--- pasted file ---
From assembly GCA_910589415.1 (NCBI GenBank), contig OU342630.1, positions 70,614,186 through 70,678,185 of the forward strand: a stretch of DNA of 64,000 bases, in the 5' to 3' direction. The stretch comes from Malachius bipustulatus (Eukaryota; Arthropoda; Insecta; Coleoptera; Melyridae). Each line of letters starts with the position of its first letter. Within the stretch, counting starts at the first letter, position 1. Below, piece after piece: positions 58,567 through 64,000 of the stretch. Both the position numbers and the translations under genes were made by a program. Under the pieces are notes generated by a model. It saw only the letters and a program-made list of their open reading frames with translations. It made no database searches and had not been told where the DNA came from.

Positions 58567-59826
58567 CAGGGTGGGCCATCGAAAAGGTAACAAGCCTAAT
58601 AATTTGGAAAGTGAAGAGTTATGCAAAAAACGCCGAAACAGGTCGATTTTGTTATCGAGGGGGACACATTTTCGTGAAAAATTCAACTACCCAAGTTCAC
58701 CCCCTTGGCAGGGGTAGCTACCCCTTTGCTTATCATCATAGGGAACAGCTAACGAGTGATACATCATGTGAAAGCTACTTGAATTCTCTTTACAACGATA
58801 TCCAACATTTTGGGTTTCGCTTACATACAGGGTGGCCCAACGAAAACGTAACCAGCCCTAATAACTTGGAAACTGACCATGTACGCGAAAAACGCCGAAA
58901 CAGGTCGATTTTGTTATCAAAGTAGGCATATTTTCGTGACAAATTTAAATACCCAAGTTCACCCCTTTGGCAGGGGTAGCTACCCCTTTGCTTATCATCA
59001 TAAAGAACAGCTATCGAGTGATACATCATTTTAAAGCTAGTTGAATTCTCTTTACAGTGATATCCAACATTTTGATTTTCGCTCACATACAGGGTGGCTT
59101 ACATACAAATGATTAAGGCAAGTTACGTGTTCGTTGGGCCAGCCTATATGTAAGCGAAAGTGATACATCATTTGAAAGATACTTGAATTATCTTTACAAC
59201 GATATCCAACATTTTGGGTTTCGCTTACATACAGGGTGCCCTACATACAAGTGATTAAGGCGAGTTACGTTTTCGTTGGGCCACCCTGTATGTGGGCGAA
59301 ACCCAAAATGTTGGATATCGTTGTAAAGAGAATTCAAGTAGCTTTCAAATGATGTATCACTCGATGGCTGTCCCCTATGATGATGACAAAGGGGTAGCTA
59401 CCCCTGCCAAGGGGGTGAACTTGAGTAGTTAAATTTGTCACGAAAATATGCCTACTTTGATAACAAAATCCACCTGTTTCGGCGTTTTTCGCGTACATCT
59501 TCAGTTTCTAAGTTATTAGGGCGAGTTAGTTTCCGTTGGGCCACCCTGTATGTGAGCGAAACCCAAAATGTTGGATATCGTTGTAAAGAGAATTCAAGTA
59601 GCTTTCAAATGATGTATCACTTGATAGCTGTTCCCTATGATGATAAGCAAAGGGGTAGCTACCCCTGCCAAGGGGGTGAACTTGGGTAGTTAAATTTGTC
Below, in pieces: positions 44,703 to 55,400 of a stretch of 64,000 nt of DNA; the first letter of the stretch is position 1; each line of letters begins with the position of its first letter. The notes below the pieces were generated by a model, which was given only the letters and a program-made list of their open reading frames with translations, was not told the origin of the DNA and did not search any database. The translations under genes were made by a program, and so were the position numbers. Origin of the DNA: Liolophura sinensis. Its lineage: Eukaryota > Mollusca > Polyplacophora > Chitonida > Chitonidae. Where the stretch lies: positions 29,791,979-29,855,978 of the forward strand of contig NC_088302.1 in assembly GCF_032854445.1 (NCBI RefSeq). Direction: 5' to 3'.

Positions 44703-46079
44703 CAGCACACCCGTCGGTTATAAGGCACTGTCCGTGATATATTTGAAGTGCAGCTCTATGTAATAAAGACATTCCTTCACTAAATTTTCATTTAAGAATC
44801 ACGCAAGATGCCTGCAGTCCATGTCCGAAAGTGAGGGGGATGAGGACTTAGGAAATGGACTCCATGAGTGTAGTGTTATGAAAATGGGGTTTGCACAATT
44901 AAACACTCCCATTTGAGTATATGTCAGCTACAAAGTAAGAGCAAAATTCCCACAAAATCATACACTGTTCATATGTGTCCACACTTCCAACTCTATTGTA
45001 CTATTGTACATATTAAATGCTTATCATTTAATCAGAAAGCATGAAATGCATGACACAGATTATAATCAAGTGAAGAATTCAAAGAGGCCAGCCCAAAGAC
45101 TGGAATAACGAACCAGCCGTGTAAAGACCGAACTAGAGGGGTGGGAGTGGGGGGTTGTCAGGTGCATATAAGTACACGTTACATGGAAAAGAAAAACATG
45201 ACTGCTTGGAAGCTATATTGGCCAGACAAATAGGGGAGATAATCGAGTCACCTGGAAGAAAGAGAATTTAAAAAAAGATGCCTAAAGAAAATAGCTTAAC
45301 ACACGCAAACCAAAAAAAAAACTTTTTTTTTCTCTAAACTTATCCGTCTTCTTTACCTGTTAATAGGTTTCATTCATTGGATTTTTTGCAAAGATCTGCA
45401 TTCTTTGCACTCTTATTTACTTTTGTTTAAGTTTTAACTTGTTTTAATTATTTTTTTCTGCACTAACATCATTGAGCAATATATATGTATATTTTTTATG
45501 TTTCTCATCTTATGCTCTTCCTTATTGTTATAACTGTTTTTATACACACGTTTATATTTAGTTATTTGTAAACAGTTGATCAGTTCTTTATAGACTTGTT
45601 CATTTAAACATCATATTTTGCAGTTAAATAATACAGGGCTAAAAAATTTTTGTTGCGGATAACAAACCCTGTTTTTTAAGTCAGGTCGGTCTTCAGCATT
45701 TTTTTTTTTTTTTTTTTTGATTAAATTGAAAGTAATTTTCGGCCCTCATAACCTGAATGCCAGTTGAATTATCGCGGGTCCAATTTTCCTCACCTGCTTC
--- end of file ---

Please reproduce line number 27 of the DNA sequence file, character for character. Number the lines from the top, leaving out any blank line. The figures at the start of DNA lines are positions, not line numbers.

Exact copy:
45701 TTTTTTTTTTTTTTTTTTGATTAAATTGAAAGTAATTTTCGGCCCTCATAACCTGAATGCCAGTTGAATTATCGCGGGTCCAATTTTCCTCACCTGCTTC